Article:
The job of planning the company Christmas party can often seem something of an unwelcome and scary prospect. You are not alone if that’s how you are feeling about it, as the time constraints and pressure of wanting to organise something that all your colleagues will enjoy can make it a stressful ordeal.
One thing to remember if there is serious event planning to be done is that it is never too early to start thinking about Christmas. You may feel it is too early to start getting into the festive spirit but if you want your work celebration to run smoothly then organisation is key. You can be sure no matter how far away December 25th seems, there will always be someone who has already started planning their own event.
This seemingly thankless task is often dumped on people with little previous knowledge of organising large-scale events so in this post we will be taking you through the steps needed to create a perfect party from a professional event organiser’s perspective. Whatever your level of experience we hope you will find something to help you understand the options available and to ensure you deliver a real Christmas cracker of a party.
Christmas is a busy period, the busiest of the year for many people when it comes to social events, so diaries fill up fast. That means you want to get a date pencilled in as early as possible.
Send potential options around the office to get a feel for the preferred date, while the responses will also give you an indication of numbers for the event. Remember, you can’t please everybody so it is usually best to go with ‘majority rules’ when choosing your date. Typically, Thursdays and Fridays are most popular, so earlier days in the week tend to work out cheaper – but don’t expect a productive workforce during the days that follow.
Some companies even organise their party in January to kick-start the year and get better value for money.
To ensure a good turn out I recommend sending a ‘save the date’ email to everybody as soon as you’ve decided. At this stage it doesn’t matter if you don’t know any details about the party, it’s more important to get as many people to the event as you can. To make life easier you should also request information on any special dietary requirements or allergies that you’ll need to consider when selecting menus.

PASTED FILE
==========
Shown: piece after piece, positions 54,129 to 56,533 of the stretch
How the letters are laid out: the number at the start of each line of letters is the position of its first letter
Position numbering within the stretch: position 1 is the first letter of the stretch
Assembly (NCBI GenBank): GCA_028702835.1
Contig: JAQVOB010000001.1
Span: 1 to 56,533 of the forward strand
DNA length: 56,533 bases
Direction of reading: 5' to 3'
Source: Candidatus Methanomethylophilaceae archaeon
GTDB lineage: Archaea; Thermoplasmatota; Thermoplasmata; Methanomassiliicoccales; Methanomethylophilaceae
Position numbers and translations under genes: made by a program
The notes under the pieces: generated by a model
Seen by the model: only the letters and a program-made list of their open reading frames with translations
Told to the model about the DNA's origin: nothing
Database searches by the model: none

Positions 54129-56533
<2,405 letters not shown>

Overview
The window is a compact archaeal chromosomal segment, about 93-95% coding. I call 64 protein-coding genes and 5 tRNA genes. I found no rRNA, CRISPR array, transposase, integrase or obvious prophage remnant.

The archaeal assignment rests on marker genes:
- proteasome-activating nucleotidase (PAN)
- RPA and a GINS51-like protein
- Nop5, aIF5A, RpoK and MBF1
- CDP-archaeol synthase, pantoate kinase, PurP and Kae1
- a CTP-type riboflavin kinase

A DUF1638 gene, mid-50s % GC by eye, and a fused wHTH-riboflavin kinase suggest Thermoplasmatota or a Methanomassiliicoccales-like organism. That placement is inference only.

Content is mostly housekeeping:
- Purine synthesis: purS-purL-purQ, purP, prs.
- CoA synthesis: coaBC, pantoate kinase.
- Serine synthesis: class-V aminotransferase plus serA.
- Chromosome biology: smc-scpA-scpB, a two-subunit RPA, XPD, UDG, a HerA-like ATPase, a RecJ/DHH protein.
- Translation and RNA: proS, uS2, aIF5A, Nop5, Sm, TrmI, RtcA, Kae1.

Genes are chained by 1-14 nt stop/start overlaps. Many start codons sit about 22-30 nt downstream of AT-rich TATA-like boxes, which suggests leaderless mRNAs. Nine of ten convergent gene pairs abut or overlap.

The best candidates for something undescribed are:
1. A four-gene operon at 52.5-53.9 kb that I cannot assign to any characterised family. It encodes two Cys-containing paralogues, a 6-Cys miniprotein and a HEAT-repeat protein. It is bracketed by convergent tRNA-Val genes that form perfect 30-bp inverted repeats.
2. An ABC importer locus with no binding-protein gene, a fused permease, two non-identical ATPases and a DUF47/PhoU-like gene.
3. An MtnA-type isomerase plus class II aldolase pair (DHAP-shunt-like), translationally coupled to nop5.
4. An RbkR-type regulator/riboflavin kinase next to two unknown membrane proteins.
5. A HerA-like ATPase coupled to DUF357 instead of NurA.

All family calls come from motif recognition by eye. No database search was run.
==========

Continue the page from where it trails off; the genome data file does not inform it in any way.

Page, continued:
The size of your budget will ultimately have a huge impact on the type of Christmas party you organise, determining everything from the food and booze to the entertainment and choice of venue.
Find out how much money you have to spend. You need to know this as early in the process as possible so you don’t start planning something completely unrealistic.
Allocate the budget by what is most important to your group. This will depend on the type of company you work for and the expectations of the people you work with. Remember that the Christmas party is a ‘thank-you’ to the staff, so should be organised for them and not to please directors.
Leave some money aside as a back up. Unexpected costs can always crop up with any size of event, so don’t splurge your entire budget straight away.
There is almost endless variety when it comes to the type of Christmas party that you can plan. It will be depend on many factors, including the location, budget, numbers attending and how much you want to be directly involved in planning and managing the event.
You’ll need to decide whether you are planning a daytime event, evening event or both.
Do you have the budget to accommodate husbands, wives and partners? These are the people who support your people so it’s good to thank them if you can afford it – but don’t compromise the quality of the party over it. You may also want to gauge whether or not your colleagues want partners to be involved or not.
Bespoke or packaged Christmas party? If this sounds confusing, here is a breakdown:
Organising a bespoke Christmas party – this is where you start from scratch, finding a venue or using your own workplace (if you have the space) and booking, organising and bringing together different suppliers for all the elements involved such as activities, themes and catering.
Using what’s available in your area – dinner in a local pub or restaurant is not uncommon for smaller companies, usually followed by a bar crawl or finding somewhere to dance the night away. You could investigate alternative ideas in your area combined with dinner and drinks, such as city cruises, cookery workshops, cocktail making, going to a roller disco, ice skating, bowling or watching a show at the theatre.
Buying a packaged Christmas party – this is an ‘off the shelf’ Christmas party organised by either a venue or a Christmas party planner. Often they will present a theme across an entire venue or function room throughout December, with the same entertainment and the same menu being served to different companies and parties every night.
This option is ideal for large companies that don’t have the time or budget to organise an event from scratch, so instead book out a pre-packaged night exclusively for their company.